Pragmatically, this boils down to three simple, but important questions you need to keep in mind:
Business value is an informal term; there is no universally accepted definition. What I have in mind is akin to Mark Schwartz’s definition from his book, The Art of Business Value:
“Business value is a hypothesis held by the organization’s leadership as to what will best accomplish the organization’s ultimate goals or desired outcomes.” - Mark Schwartz, The Art of Business Value.
When considering data mesh adoption, it's crucial we tap into significant value that justifies the transformative changes required for the business.
The value we aim for should be:
Effective data transformation is all about aligning with the company's core strategic priorities. Data strategies defined in isolation can end up out of touch with the actual business needs, diminishing their impact. Using the company's strategy—often articulated in publicly available strategy documents—as our foundation, we need to define:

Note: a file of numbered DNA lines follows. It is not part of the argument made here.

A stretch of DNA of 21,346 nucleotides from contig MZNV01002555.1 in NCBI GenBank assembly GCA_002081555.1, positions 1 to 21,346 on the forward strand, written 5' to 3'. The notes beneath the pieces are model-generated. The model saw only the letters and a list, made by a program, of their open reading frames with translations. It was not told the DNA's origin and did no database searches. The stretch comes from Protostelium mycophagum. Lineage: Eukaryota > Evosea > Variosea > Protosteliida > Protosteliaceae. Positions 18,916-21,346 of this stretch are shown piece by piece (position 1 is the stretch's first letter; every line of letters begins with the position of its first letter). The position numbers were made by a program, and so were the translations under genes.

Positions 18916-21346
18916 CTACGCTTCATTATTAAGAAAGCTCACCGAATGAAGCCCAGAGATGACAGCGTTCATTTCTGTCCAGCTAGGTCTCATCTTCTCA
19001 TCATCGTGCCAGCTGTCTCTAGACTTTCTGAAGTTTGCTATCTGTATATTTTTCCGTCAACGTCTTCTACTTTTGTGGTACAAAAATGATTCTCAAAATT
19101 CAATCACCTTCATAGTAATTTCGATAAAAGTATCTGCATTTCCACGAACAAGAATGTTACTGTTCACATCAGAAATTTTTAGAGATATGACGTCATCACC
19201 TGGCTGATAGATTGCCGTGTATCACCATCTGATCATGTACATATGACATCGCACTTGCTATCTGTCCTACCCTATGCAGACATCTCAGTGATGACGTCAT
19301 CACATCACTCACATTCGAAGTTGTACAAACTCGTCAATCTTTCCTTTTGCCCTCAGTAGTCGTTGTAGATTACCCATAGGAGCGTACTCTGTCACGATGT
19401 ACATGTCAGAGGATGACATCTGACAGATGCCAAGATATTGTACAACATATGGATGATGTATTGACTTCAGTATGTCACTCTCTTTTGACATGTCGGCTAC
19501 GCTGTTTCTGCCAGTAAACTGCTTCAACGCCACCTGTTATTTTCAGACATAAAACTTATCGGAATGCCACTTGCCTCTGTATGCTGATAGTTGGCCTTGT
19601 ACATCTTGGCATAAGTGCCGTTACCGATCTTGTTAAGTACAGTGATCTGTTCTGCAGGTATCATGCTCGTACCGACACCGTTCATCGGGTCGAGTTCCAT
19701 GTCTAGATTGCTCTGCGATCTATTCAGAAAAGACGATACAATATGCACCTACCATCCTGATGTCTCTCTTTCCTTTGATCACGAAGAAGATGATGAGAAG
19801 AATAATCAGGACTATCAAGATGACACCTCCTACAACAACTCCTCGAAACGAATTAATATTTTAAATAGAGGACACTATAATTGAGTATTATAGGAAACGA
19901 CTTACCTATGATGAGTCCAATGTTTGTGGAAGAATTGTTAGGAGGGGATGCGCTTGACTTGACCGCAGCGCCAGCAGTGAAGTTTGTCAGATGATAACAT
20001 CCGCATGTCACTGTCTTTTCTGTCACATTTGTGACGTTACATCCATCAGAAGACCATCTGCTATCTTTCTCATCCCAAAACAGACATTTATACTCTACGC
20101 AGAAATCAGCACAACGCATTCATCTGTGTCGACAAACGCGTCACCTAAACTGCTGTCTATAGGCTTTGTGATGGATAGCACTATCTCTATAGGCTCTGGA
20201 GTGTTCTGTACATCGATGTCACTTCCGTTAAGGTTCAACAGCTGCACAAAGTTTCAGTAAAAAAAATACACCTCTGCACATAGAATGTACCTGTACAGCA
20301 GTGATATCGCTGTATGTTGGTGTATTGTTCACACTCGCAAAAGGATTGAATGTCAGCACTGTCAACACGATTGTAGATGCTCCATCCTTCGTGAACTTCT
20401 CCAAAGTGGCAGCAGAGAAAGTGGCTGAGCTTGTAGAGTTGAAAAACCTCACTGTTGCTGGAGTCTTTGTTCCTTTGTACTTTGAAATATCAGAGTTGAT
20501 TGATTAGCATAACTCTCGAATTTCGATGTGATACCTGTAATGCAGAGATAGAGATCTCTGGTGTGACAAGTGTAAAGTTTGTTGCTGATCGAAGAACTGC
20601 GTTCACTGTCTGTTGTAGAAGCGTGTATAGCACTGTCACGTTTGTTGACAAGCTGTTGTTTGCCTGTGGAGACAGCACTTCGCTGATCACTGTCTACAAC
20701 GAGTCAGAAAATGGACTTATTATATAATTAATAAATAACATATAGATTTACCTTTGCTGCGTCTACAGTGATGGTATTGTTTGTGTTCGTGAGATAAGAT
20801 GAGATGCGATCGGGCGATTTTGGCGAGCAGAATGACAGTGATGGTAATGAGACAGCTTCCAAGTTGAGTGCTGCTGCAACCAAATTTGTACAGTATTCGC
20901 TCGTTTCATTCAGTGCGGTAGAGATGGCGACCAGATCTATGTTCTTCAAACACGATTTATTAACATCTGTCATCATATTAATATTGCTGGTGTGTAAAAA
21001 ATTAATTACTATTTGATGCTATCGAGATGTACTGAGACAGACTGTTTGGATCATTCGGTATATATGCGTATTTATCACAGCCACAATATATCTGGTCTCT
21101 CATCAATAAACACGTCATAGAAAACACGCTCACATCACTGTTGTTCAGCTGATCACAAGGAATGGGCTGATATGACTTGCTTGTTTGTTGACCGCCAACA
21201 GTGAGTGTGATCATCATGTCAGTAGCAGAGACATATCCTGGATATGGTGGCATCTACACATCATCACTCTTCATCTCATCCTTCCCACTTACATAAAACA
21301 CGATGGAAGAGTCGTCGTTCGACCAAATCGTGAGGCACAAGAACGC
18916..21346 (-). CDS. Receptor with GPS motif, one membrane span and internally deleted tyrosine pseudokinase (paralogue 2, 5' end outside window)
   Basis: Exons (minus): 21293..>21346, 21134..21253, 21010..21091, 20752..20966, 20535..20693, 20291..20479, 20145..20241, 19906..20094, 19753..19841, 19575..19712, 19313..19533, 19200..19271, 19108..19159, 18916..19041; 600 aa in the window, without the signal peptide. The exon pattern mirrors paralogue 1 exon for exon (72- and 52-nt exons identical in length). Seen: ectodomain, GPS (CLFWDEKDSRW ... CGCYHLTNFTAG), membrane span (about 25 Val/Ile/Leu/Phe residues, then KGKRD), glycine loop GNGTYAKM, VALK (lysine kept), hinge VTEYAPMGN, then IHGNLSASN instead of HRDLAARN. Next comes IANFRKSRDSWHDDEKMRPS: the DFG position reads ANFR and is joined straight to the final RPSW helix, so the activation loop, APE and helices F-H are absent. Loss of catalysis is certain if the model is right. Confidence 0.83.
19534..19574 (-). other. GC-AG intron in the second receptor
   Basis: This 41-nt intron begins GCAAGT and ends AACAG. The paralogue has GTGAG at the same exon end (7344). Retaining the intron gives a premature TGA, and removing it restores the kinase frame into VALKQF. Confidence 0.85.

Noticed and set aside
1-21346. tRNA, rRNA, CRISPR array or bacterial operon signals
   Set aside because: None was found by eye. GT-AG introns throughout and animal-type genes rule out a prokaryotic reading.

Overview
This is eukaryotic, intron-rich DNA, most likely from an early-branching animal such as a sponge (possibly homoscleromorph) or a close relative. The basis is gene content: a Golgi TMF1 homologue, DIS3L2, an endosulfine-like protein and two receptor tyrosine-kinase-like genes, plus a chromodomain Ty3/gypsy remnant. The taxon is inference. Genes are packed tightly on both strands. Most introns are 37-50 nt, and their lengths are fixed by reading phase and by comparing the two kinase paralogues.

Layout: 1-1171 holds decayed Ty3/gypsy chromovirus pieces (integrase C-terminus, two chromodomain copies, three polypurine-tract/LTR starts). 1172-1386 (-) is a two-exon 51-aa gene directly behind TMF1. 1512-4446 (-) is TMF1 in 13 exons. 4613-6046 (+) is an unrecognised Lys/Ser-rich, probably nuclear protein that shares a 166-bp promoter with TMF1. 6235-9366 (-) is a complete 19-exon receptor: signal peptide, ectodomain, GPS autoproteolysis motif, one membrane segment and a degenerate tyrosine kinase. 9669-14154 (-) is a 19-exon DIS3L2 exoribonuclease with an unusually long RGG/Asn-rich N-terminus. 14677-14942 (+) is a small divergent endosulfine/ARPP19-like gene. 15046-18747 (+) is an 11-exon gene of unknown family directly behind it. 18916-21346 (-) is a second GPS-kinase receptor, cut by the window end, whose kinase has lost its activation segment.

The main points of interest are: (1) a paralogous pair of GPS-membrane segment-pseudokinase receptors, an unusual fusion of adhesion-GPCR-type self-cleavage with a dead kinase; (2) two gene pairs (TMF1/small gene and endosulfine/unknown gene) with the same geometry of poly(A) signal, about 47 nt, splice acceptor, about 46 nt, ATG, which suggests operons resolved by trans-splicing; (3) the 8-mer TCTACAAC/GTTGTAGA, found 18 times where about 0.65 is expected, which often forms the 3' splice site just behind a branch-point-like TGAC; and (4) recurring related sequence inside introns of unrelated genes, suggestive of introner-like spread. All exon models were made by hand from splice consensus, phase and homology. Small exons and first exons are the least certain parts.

The Scoreboard: Which performance indicators and metrics will guide us and set our priorities?
The Upgrades: What net new capabilities are we enabling?
The Testing Grounds: Where within the organisation can we best demonstrate the capabilities of a data mesh transformation?
Together, these elements ensure our approach is both focused and in tune with the company's broader objectives, giving us a strong starting point.